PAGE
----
Are ‘born to rebel’ last-borns more likely to be self-employed?

Liang Han, Francis Greene

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    Abstract

    This paper investigates birth order effects on adult self-employment. Drawing on Sulloway's ‘born to rebel’ thesis, we test whether or not last-borns whose parents have no prior self-employment experience are more likely to bear and assume the risks associated with self-employment. We also test if parental self-employment experience moderates the relationship between last-borns and self-employment. Using large-scale life-span data on 6322 cohort members, a within-family design, and controlling for demographic confounds such as the number of siblings, we find that last-borns from non-entrepreneurial families are more likely to be self-employed than first or middle-borns. However, in families with parental experience of self-employment, we find that last-borns in three or more child families are no more likely to be self-employed than their siblings.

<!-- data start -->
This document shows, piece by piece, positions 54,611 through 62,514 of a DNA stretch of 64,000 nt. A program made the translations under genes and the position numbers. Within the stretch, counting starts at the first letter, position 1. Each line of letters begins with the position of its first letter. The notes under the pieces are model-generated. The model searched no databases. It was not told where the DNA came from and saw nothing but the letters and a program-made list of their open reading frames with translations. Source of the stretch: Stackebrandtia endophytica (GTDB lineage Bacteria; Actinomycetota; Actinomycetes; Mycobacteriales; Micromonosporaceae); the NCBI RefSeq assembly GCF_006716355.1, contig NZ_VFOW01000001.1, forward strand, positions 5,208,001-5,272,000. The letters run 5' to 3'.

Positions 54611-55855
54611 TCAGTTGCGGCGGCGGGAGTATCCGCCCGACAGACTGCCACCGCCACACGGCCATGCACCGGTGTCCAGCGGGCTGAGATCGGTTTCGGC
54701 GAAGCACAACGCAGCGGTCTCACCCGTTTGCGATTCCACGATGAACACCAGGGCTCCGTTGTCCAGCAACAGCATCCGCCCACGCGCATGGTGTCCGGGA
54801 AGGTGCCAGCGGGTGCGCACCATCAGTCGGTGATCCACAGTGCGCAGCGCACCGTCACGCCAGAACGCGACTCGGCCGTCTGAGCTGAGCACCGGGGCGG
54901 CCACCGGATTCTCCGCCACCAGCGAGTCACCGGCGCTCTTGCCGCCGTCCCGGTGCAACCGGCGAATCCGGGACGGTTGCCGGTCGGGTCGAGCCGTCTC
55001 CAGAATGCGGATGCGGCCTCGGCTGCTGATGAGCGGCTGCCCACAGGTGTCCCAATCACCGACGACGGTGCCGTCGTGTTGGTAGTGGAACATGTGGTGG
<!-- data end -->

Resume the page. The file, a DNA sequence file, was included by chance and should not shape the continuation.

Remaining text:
Original languageEnglish
    Article number101
    Pages (from-to)270-275
    JournalPersonality and Individual Differences
    Volume101
    Issue numberOctober
    Early online date12 Jun 2016
    DOIs
    Publication statusPublished - Oct 2016

    Keywords

    • Birth order
    • Last-borns
    • Risk
    • Self-employment

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